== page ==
Every day mundanity
In Greek mythology Sisyphus was the king of Ephyra. He was severely punished by the "gods" for his craftiness and deceitfulness by being forced to roll a mammoth boulder up a hill only for it to roll down when he reached the top, repeating this action for eternity.
One can argue that the entire existence of mankind is like that, where every day we wake up and do the same things. There is a cyclical mundanity involved in our day to day lives that can sometimes drive us absolutely nuts. We wake up, we get dressed, we go to work, we come home, eat and sleep. We wake up, we work, we sleep. This is what Camus called the absurdity of life.
Now we can either let this cycle control us and our actions, or we can be the masters of our days, living in the present moment and not weighed heavy with the thousands of days behind or ahead of us. Being present in the moment, in peace and tranquility, is the key tenet of all philosophies and spiritual doctrines.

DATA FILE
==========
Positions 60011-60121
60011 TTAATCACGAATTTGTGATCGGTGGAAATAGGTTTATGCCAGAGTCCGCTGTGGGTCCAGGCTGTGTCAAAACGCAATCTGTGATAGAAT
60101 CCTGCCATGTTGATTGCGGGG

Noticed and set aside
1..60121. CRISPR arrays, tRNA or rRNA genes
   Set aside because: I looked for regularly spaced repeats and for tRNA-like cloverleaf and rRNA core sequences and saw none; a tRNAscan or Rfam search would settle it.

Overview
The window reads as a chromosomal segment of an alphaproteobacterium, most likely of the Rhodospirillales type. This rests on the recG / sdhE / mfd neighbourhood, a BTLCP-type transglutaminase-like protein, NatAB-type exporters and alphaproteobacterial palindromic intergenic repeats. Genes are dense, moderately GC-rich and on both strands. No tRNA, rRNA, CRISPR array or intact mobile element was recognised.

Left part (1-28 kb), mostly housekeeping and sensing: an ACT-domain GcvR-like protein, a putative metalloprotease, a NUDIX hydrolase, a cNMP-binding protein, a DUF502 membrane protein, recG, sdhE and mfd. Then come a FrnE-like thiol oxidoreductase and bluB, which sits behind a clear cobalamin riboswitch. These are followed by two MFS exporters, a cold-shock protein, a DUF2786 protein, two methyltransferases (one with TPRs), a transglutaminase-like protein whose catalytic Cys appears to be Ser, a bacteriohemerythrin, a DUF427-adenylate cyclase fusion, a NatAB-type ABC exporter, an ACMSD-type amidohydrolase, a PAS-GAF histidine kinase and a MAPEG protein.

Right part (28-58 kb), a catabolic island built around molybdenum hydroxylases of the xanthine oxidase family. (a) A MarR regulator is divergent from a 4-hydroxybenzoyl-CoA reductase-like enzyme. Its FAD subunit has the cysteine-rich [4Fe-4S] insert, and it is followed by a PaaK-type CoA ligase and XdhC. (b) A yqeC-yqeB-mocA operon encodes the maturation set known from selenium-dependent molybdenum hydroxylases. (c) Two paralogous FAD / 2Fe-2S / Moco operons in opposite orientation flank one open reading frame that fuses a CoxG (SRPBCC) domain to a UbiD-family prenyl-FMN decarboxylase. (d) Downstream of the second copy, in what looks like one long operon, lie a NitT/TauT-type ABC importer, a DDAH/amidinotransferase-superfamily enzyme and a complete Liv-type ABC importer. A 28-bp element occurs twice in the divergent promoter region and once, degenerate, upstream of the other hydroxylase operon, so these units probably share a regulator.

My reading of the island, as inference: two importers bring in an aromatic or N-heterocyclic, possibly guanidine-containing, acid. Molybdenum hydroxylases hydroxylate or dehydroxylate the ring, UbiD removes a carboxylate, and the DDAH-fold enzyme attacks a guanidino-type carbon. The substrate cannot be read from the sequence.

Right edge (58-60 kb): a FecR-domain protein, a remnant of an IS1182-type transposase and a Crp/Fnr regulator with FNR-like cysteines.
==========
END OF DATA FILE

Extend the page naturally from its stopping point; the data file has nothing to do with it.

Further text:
How do we live in the now? Without allowing our thoughts which, like a monkey, jump from branch to branch, never settling down until the day we die. How do we settle our thoughts? By consciously breathing one short breath, and then one long breath and telling our self that we have returned home to our self, and that the present moment is a wonderful moment.
Peace of mind is only found in the present moment.
I imagine Sisyphus to be happy in his daily toil, regardless of how absurd it might seem, because he is a representation of an idea that life lived in the present moment is a wonderful life, and such a man is a master of his days, and an embodiment of the famous adage "Carpe Diem".
This content is accurate and true to the best of the author’s knowledge and is not meant to substitute for formal and individualized advice from a qualified professional.
© 2019 Mo Durrani